A CALL by a group of WA Nationals MP's to remove stamp duty payable on Multi Peril Crop Insurance (MPCI) products appears to have gone unanswered.
WA Nationals members representing the Agricultural Region, Shane Love, Mia Davies, Martin Aldridge and Paul Brown called for the waiver in September last year in an attempt to ensure the availability of MPCI products in the market place by this year.
At the time, the group said the removal of stamp duty payable on MPCI products for two years would allow the market to mature and would improve uptake as new products were developed.
And further, they said swift action from the government on the matter would encourage more farmers to take out insurance for this growing season.
The Nationals WA?deputy leader Mia Davies wrote to Agriculture and Food Minister Ken Baston calling for the stamp duty on multi-peril crop insurance (MPCI) products to be waived in a bid to provide financial confidence to growers ahead of the 2014 growing season. The issue was then referred to the Treasury for advice.
Now six months later and it appears the proposal has fallen by the wayside.
According to The Nationals WA MP Shane Love, the proposal had not been accepted by the State Government.
"At this stage no, although we are still pushing for ways for Multi Peril Crop Insurance to be brought into the State," Mr Love said.
"It doesn't seem to have any legs.
"I don't think that it has been supported by the Treasurer, so we have to be still asking questions about that.
"But at the moment, there is not any clear indication that it is going to happen, in fact it is probably the other way round."
Last September, Ms Davies said the initiative would complement the measures designed to assist farmers better manage risk that were outlined in The Nationals 'Seizing the Opportunity' agricultural policy.
She said as part of the $300 million policy, The Nationals WA were committed to investing to help grain growers to better manage risk, including expanding the weather network station.
And access to more accurate information would assist in the development of a variety of crop insurance products.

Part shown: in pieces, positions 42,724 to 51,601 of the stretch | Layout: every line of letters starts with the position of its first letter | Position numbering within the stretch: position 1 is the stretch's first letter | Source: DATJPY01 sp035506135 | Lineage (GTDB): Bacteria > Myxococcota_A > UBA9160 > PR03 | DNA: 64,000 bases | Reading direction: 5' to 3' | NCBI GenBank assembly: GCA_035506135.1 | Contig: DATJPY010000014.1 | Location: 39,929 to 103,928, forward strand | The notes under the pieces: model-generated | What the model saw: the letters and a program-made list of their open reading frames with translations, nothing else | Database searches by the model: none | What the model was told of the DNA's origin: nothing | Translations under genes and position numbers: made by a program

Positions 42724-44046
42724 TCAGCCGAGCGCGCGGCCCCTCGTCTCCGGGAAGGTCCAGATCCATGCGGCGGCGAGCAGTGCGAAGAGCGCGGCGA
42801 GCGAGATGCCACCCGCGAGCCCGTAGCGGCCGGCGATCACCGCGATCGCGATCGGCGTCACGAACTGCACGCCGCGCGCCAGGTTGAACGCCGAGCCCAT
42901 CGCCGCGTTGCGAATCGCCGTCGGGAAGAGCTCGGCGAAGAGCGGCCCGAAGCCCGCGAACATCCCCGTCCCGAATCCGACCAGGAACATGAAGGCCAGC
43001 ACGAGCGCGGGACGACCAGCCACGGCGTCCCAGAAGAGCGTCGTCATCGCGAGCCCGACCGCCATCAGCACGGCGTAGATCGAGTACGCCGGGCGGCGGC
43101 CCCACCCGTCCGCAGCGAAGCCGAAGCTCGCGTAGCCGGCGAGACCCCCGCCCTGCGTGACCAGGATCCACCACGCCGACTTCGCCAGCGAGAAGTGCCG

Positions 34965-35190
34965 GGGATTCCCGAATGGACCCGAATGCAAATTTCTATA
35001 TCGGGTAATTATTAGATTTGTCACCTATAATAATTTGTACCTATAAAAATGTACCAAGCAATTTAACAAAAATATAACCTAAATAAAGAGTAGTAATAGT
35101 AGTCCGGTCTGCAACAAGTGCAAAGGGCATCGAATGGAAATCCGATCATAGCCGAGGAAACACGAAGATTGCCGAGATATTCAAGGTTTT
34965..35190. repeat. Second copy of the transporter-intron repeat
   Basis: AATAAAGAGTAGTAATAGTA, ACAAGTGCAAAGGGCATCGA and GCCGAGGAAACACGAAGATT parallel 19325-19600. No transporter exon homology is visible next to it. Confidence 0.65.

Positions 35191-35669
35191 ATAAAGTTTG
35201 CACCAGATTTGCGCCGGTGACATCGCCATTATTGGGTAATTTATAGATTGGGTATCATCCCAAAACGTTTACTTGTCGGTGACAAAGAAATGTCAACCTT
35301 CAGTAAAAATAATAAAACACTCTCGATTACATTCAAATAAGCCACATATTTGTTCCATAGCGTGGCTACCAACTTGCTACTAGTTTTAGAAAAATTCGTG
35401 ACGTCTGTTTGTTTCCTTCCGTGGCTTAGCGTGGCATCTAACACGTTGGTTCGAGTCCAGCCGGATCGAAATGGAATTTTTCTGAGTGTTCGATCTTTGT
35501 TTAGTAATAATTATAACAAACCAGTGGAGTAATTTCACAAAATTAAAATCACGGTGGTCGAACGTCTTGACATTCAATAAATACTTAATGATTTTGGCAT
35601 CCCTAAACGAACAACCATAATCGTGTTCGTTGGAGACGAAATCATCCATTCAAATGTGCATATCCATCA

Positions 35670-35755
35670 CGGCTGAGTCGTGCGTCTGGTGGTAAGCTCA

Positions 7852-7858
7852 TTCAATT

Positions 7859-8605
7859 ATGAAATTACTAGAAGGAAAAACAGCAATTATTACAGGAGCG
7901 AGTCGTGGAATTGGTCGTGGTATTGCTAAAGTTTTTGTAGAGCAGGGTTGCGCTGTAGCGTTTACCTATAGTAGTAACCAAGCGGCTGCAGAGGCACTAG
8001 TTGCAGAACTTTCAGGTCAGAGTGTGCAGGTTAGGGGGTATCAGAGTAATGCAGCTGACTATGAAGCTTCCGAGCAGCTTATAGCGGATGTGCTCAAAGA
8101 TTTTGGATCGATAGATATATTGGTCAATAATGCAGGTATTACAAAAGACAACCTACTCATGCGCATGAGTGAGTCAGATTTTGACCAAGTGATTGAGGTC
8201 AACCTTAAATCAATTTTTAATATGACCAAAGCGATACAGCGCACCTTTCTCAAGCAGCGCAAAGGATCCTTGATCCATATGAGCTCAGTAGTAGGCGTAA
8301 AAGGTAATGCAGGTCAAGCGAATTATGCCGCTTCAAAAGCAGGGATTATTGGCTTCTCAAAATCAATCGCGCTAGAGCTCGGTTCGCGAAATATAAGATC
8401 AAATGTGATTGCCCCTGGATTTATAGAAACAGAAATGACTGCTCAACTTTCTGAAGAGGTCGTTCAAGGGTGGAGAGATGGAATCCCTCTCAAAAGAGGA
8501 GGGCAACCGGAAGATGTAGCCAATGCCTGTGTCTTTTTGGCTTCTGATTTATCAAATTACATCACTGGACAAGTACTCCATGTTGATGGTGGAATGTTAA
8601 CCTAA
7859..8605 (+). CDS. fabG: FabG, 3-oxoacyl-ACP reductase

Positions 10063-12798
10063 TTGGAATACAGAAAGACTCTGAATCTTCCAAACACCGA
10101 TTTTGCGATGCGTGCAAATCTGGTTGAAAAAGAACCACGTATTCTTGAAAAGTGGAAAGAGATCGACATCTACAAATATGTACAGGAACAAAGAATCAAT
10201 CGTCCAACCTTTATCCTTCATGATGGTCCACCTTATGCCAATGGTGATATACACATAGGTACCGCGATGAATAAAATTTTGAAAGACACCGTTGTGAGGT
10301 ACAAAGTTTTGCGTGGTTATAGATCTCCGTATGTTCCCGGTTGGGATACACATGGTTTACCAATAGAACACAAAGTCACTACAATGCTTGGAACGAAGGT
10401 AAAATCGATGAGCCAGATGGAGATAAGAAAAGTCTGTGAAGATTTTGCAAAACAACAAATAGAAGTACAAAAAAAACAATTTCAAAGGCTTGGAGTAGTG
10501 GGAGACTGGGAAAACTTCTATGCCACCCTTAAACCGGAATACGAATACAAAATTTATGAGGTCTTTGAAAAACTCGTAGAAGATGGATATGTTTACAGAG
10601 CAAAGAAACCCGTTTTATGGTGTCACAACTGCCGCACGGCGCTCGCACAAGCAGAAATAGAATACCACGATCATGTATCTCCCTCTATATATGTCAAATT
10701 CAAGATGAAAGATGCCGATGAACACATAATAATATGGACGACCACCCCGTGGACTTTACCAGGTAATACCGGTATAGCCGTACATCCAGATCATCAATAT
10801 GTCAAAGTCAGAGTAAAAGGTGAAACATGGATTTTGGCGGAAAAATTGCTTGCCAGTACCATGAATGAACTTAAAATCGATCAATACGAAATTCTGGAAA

In his role as previous Agriculture and Food Minister, Terry Redman defended his decision to implement the weather station network in 2012.
The network used technology that MPCI company Swiss Re and its US partner The Climate Corporation labelled "yesterday's technology", and supported government funding for Doppler Radar Technology (DRT).
According to Shane Love, the Nationals WA supported the technology that was needed to support MPCI information gathering.
When asked if that included DRT, a major determining factor surrounding the investment in MPCI in WA by Swiss Re, Mr Love said meetings with meteorologists assured him that the digital radar currently in place was sufficient for the task.
"What we have been told is that our new digital radar is basically what you would install if you were installing DRT," Mr Love said.
"The only thing that DRT does is look at movement in terms of wind and that is just a relatively simple add-on to the radar that is currently being deployed.
Last year Agriculture and Food Minister Ken Baston said while he did not support subsidising private insurance companies, he did support the roll out of DRT if the funding was available at the time.
But despite the relatively small $2 million price tag, the Liberal's agricultural policy did not include any funding for DRT or MPCI last year.
A spokesperson from the Minister's office said the matter was still with Treasury.
Farm Weekly asked Mr Love if The Nationals WA would continue to push for the $2m to be spent on DRT technology.
"Yes, but it is not in the budget, it's in the forward estimates," he said.
"It is $297m of agricultural expenditure in the budget and in the forward estimates going forward and this is part of that."